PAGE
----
Adapting Agriculture to Climate Change: Summary Statement from a Bellagio Meeting

This Statement summarizes the results of the third in a series of consultations between agricultural scientists (in particular those interested in the conservation and use of crop diversity in plant improvement) and climate scientists on how to adapt agriculture to climate change. The first meeting, also held at Bellagio (3-7 September 2007), looked at the Conservation and Use of Global Crop Genetic Resources in the Face of Climate Change. It identified three major challenges facing the adaptation process: collecting crop diversity before it disappears, using it to breed better adapted crops, and informing key players of the increased need for the conservation and effective use of crop genetic resources in the face of climate change.

The second meeting, held at Stanford University on 16-18 June 2009, looked more specifically at breeding, and in particular at Climate Extremes and Crop Adaptation. Among other things, it recommended that efforts to develop heat tolerant cultivars of the major cereals be intensified, and that greater investments be made in genotyping and phenotyping the variation already held in genebanks, and in collecting remaining diversity.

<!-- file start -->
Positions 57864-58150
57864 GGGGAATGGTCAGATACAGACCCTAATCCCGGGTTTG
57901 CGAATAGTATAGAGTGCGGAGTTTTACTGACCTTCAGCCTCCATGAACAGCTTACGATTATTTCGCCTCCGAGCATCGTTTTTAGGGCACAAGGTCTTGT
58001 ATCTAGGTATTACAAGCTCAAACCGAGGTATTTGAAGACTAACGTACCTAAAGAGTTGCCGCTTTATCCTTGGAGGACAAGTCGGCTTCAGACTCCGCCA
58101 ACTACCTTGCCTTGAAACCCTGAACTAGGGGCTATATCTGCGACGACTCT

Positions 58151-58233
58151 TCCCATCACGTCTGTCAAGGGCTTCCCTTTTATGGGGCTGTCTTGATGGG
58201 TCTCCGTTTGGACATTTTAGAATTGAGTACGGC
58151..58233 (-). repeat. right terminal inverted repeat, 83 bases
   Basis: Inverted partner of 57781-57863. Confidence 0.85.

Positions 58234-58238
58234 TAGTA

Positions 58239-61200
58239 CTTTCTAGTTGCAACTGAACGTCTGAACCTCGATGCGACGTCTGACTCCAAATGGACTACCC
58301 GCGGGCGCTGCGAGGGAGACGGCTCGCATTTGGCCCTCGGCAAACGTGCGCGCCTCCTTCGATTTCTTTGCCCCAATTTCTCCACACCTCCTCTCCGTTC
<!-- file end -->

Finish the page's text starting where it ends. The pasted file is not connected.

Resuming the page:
This third meeting in the series, and second at Bellagio, focused on a specific area of intersection between the ground covered by the previous consultations: the role of plants that are closely related to crops but are not themselves cultivated (crop wild relatives, or CWRs for short) in breeding cultivars better adapted to future climates. We structured the discussion into three sections, and summarize the results in the same way below. We also note that the tight focus of this short meeting on CWR is not meant to indicate that other strategies for adaptation are less worthwhile. For example, changes in agronomic practices, such as the adoption of conservation agriculture, may well be an effective adaptation strategy, and one that complements crop genetic improvement. It was also often noted that the use of CWRs is but one of many tools in the breeder's toolbox.